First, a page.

11) Buy one get one free? If it sounds too good to be true… Need I say more?

Member
jean says:
1 March 2012

I live on my own and can afford to eat well. However,when I go into either of my 2 local big supermarkets I always compare prices before buying,typically saving up to 20p per item. I often only buy items when they are on special offer. I am currently out of my favourite cereal but will not buy any till the next attractive offer comes along. Why do I do it? Is it because I see inexplicable price hikes or confusing trick offers? Is it because they increase prices shortly before a bogof deal so it isn’t as good a deal as you think? Yes, I see such scams as a sign that they do not respect us. So why should we trust or respect the big supermarkets and hand over our hard earned money ?Turn shopping into a battle of wits. Play them at their own game everyone.

Member
Malc.Moore says:
22 June 2012

ASDA are guilty of yo yo Pricing with Princess tined Foods but still more Expensive than at Smaller supermarket Asda offer price Buy 2 for £2.00 Smaller supermarket Price 79p Ready meals.It is hard living alone pensioner or not its best to buy a small Freezer then make up several meals and put into those Freezer to microwave containers because what prices ASDA and the other big supermarkets charge for 1 person meals is a Rip-off.When smaller supermarket charges less it proves my point.Pricing seems to change each week in ASDA which is a scandal and its the single person hardest hit.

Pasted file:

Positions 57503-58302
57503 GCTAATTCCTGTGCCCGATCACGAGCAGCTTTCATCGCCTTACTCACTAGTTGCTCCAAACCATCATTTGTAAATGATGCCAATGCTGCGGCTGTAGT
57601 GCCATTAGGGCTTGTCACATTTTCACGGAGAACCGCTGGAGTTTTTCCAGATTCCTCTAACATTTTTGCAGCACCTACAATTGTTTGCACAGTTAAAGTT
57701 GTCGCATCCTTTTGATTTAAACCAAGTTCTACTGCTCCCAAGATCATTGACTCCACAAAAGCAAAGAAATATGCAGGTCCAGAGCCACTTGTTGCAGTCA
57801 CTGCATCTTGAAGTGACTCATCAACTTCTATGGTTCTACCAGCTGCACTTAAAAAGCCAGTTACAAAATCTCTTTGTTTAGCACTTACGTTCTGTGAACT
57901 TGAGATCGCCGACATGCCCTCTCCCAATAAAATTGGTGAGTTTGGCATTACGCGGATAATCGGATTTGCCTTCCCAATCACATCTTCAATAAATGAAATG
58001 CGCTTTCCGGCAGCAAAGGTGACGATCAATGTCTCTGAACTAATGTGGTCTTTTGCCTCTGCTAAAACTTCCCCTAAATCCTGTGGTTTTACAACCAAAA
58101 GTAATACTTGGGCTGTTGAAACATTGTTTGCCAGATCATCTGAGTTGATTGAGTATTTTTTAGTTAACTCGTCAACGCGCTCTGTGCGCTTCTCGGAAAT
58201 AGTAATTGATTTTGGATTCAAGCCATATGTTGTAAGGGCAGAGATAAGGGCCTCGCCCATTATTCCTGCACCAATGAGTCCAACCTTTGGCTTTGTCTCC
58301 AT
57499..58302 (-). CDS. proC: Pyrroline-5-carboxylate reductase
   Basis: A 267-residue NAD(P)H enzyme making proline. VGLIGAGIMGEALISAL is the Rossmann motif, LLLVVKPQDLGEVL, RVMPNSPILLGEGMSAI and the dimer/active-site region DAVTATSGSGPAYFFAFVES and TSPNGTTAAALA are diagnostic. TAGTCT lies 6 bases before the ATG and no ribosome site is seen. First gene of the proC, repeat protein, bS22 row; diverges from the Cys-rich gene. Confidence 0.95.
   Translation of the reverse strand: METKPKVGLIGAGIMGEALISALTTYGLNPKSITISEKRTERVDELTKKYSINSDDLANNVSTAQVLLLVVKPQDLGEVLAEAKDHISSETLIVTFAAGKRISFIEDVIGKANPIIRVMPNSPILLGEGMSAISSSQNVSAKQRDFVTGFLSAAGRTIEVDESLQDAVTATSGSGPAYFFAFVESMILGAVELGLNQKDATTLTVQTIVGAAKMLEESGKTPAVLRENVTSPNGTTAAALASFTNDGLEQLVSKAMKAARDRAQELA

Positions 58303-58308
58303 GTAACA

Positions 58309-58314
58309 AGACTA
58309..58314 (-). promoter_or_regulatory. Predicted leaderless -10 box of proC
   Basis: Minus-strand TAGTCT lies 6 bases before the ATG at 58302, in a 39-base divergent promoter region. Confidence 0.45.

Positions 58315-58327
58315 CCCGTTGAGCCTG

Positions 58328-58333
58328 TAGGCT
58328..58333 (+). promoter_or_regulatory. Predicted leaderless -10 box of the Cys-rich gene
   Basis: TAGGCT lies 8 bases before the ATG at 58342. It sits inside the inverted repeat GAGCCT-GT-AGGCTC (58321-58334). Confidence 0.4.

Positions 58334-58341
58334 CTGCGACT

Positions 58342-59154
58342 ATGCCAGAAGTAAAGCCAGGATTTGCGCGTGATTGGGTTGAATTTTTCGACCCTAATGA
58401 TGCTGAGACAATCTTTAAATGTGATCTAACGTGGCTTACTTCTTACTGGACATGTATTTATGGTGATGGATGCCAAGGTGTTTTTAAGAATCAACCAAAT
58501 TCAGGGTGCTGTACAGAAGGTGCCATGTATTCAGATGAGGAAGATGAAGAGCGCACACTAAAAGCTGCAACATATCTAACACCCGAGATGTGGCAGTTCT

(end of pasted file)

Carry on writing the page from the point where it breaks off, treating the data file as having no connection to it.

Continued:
Member

I Usually buy in bulk a few products that I like to have stocked up when they’re cheap.

One of these is for example Coke Zero Cans. I make the maths as a good price for 24 = 6£.

Oftenly i see asda selling 8 packs for £2 (which makes 24=6) then out of nowhere they stick pallets of them cans all over the supermarket saying SUPER OFFER 2 8Packs for ONLY £7! and people load up on those. that means it works. even thou people are paying £0.50 extra on every pack.

I just wish i increased my “price knowledge” list when shopping so i can buy more and more stuff when they’re low and less then they’re high.

Member
Malc.Moore says:
20 October 2012

Yesterday i looked at Pork sausages Pork&beef too out of curiosity i have not eaten sausages for years my conclusion i am not paying for such rubbish.If you look at the butchers counter their labels are so small they do not tell the consumer very much.Its no wonder the Germans reject the British sausage poor meat content German sausages much better quality than ours although they only available in jars of 6 except in Aldi far too much for the single person.I was horrified; disgusted at the actual meat content per sausage in the frozen sausages 41% meat years ago it was 65% meat for the average banger higher 80%for the best quality then it dropped to 50%meat now 41%its disgusting parents with there children buy this rubbish its high time government investigated some foods advertised as Pork sausage or Pork&Beef it should say Pork flavored sausage there are many
6 pack sausages advertised as special sausages they are not the are once normal sausages at a unrealistic price.I do not blame the farmer its these profit driven supermarkets and food processors.